A geological ‘field trip’ to an old Cobalt mine in the Newlands Valley was suggested this afternoon. Details of which are outlined in a book bought from ebay (not by me!) for 99p a few months ago. The weather is wet (very), perfect for a fieldtrip, it has not stopped bucketing it down all day, so, hey, who wouldn’t leap at the chance of a rain soaked afternoon looking at random rock formations. I was going stir crazy indoors, so was the big hairy doggie…and there was a mention of Cobalt………..so, off we went…….
Cobalt is a hard, lustrous grey metal (may have helped to know this before we set off) and chemical element. Cobalt compounds have been used for centuries to impart a rich blue color to glass, glazes and ceramics. Cobalt oxide and carbonate are generally used in glaze preparation. Carbonate is weaker than oxide, also oxide tends to be coarser so speckles will appear in the glaze finish.
On the northern side of Sail Pass are the remains of a cobalt mine.The vein runs north-south and, although showing some cobalt, was found to contain a great deal more arsenic. The total yield of cobalt was only a few ounces (may also have helped to know this) and the venture was swiftly abandoned, but the spoils and the remains of the mine road/tramway can still be seen today at Stoneycroft Gill.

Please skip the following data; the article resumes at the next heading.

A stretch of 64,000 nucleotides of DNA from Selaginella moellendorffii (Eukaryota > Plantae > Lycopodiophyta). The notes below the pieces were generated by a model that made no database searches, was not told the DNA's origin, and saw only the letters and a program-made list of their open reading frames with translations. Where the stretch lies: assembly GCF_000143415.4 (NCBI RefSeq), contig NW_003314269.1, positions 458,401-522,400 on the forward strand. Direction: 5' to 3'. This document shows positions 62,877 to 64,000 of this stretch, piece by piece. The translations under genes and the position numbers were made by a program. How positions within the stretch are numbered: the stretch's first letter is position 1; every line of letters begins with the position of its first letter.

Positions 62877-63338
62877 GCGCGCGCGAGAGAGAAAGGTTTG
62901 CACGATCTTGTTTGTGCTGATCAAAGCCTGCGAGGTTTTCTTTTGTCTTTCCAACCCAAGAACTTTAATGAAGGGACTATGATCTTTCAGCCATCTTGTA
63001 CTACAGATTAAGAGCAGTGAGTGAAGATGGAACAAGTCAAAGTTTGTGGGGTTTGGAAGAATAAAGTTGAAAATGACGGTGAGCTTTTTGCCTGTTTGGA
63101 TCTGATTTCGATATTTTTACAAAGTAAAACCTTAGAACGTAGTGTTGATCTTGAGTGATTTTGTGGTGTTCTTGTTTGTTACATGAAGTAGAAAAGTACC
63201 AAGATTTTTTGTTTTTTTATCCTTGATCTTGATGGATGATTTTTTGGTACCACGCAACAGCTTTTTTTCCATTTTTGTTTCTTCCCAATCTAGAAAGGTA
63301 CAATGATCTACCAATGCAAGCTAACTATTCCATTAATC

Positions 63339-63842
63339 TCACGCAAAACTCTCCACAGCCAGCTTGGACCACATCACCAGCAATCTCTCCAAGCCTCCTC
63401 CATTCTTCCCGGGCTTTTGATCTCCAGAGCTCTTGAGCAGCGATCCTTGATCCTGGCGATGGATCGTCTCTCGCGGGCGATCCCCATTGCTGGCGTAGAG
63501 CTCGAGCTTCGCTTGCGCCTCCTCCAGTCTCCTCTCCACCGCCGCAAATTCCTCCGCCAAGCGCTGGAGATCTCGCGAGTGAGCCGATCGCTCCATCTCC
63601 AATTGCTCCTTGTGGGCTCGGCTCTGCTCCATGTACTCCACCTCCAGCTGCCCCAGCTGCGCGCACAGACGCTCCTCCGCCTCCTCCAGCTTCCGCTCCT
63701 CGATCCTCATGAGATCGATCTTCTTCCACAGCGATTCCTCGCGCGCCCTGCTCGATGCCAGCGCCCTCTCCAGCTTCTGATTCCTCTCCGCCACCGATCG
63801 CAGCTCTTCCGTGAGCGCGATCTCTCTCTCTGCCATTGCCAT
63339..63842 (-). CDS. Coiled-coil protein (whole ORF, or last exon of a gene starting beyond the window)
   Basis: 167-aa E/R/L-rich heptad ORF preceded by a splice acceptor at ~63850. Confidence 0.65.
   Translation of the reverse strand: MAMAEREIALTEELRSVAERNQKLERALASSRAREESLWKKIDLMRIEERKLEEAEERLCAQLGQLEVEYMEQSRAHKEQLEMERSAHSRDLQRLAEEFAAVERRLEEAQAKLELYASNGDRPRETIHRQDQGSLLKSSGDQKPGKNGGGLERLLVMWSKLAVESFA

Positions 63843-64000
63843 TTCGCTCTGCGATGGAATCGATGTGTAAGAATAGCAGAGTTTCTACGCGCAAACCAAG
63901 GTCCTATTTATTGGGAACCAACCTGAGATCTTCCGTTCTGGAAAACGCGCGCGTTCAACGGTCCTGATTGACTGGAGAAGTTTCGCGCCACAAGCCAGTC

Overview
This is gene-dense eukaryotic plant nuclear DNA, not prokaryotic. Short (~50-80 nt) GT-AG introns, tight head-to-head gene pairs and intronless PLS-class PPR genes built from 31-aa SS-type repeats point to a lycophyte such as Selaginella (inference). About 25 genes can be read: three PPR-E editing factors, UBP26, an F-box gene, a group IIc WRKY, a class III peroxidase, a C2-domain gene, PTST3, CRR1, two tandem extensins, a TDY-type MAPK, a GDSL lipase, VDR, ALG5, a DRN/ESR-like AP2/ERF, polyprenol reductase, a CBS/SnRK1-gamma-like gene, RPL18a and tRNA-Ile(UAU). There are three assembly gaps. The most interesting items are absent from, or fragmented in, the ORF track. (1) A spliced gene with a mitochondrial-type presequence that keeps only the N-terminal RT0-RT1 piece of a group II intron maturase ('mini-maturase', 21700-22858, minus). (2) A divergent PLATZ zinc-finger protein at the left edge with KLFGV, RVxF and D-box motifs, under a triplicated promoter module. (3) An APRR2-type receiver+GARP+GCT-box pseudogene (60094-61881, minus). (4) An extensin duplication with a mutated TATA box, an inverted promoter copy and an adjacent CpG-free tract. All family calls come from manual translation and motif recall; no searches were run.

Julian lugged several large rocks back down the mountain, no Cobalt….just quartz intrusions….good examples of them though apparently!!
I have some clay taken from the side of the Stoneycroft Gill river bed which I will make into a slip when I return to the shed, it is an interesting yellow colour, so who knows what it contains….I think we can saftely say, no cobalt.